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Avian Flu Wild Birds Updates

The Wild Bird Feeding Institute has been diligently monitoring the outbreak of the Highly Pathogenic Avian Influenza virus [HPAI A(H5N1)] outbreak in the United States and Canada. The risk of transmission to humans is very low; there have been no reported human cases in the U.S. So far, there is no evidence that the disease is spread by bird feeders, but experts are advising hobbyists to air on the side of caution.

READ: Jenna McCullough, WBFI Partnered Researcher on What is bird flu and how does it spread?



Per USDA, Avian influenza (AI) is caused by an influenza type A virus that can infect poultry (such as chickens, turkeys, pheasants, quail, domestic ducks, geese, and guinea fowl) and wild birds (especially waterfowl).

AI viruses are classified by a combination of two groups of proteins: hemagglutinin or “H” proteins, of which there are 16 (H1–H16), and neuraminidase or “N” proteins, of which there are 9 (N1–N9). AI viruses are further classified by their pathogenicity—the ability of a particular virus strain to produce disease in domestic chickens.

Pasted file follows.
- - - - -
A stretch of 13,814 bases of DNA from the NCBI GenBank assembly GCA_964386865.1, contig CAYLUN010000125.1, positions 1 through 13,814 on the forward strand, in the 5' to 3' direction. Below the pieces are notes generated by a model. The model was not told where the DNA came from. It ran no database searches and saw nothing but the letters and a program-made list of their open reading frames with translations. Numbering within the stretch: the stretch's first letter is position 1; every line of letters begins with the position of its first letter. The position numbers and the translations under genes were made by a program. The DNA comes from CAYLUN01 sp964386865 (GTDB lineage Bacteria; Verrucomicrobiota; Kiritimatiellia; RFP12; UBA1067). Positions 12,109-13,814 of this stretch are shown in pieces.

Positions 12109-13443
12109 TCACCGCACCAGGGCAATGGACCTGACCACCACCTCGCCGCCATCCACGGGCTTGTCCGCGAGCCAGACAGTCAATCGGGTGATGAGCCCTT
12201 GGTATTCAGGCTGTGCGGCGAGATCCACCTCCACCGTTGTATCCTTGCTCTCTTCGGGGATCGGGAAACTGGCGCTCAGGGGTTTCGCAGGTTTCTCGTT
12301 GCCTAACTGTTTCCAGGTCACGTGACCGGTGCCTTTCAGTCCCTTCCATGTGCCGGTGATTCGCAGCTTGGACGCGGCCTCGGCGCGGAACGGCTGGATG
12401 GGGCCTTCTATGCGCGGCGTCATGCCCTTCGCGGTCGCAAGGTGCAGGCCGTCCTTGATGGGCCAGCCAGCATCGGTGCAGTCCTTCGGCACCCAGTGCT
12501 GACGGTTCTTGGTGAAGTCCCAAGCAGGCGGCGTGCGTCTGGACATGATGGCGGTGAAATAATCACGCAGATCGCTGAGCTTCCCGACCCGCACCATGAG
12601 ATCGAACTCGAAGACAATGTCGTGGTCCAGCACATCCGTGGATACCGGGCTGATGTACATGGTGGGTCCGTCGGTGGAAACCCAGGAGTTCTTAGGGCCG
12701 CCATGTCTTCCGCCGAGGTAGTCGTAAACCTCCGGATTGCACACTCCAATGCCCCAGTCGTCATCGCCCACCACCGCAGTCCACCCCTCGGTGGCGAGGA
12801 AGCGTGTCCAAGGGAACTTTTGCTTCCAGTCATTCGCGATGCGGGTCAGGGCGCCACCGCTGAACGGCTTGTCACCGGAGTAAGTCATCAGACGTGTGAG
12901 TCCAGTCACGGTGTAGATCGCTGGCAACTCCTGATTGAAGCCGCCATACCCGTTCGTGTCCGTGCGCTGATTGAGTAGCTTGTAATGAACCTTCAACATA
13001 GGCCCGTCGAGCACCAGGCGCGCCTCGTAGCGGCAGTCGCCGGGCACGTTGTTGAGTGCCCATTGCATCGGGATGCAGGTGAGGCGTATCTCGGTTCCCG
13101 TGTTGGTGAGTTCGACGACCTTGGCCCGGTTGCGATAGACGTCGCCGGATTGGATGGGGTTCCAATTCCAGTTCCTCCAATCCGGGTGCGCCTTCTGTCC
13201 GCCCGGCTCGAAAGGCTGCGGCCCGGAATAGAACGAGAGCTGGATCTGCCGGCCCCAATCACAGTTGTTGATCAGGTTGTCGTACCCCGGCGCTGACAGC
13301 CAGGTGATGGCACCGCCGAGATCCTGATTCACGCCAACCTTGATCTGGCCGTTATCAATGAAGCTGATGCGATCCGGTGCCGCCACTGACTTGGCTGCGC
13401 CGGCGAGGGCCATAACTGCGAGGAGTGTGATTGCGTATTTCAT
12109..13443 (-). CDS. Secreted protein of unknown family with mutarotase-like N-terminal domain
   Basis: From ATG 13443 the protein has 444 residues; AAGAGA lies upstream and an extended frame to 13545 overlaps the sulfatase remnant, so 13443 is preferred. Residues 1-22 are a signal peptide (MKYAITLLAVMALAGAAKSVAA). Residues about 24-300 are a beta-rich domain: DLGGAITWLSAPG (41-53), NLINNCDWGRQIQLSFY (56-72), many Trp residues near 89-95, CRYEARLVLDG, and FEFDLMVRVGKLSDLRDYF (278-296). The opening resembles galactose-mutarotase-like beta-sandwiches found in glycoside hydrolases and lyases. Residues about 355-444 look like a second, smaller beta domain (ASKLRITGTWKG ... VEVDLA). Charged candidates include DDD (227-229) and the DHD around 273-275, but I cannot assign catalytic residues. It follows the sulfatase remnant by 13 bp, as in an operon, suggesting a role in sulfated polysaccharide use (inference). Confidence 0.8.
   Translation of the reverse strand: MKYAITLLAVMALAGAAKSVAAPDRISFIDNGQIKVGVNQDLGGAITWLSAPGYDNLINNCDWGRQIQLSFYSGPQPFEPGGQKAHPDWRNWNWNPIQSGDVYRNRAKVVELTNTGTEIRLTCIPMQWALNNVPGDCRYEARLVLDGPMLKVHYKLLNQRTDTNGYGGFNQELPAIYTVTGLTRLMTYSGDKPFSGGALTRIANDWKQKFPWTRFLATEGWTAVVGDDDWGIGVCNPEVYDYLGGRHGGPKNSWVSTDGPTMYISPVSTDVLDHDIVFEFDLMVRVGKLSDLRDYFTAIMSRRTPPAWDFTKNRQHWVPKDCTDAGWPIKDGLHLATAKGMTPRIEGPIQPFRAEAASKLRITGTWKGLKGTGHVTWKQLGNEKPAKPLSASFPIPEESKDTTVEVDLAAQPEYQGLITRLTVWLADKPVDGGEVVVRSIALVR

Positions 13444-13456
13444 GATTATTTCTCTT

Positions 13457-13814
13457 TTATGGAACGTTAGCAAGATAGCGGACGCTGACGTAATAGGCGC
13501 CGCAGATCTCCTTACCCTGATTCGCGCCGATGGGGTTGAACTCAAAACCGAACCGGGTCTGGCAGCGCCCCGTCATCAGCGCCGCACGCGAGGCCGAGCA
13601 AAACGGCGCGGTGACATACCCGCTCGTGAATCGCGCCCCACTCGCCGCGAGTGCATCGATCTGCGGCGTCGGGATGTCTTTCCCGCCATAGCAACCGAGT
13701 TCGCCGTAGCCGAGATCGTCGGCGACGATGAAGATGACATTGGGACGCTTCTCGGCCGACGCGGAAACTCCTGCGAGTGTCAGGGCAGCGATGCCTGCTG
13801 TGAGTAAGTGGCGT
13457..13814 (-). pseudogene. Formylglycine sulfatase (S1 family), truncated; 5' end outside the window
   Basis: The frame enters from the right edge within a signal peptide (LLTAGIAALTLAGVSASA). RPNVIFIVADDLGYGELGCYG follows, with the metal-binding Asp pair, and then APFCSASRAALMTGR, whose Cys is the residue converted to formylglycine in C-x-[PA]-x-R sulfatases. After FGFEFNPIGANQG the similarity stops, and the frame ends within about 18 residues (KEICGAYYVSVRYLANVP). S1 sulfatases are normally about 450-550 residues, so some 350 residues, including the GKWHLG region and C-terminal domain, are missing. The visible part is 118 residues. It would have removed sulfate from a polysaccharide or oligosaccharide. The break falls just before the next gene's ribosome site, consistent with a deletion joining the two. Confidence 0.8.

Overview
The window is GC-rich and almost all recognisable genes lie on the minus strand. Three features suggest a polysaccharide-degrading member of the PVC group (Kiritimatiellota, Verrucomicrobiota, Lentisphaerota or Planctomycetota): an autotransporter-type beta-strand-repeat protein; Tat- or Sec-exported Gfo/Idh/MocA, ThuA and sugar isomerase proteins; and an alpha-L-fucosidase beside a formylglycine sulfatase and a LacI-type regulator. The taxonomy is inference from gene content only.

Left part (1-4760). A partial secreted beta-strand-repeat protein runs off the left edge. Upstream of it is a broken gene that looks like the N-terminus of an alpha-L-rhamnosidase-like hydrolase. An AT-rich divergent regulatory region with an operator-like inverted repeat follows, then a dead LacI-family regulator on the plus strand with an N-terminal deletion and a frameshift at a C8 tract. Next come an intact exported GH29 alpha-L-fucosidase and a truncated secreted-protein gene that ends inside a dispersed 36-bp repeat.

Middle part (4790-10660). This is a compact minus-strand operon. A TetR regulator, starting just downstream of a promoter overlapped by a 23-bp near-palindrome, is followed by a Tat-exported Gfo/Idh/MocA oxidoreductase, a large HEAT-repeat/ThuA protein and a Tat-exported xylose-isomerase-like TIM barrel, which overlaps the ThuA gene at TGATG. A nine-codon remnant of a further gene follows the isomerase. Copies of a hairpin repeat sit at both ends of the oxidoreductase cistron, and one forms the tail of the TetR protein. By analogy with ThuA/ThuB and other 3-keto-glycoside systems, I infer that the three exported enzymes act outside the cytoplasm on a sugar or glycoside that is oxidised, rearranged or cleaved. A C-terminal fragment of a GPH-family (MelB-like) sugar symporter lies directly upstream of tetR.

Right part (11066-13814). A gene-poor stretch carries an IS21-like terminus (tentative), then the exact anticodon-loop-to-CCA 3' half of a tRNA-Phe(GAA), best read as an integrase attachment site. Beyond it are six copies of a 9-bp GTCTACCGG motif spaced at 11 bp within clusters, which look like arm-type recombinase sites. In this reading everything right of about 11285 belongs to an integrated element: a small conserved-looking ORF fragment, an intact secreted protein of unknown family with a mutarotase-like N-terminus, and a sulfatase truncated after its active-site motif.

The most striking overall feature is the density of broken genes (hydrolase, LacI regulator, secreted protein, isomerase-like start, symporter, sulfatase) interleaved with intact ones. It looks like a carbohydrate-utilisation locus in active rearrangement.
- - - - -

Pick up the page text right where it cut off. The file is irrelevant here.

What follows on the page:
See report of 2022-2023 Detections of Highly Pathogenic Avian Influenza in Wild Birds.

The virus poses a "low risk" to people, according to the CDC. The agency says avian flu viruses "usually do not infect people."

Last updated 2-7-23.


Previous Updates

Report Sick Wild Birds

​The Smithsonian National Zoo collects reports of sick birds on a national scale. Read more about the Sick Wild Bird Report. You should also report the illness to your local or state wildlife department.

Prevent Diseases

Hobbyists should ALWAYS use best feeding practices and clean feeders, birdbaths, and around feeding areas regularly to help stop the spread of diseases in birds.

Visit for resources and more information on how to utilize best bird feeding practices.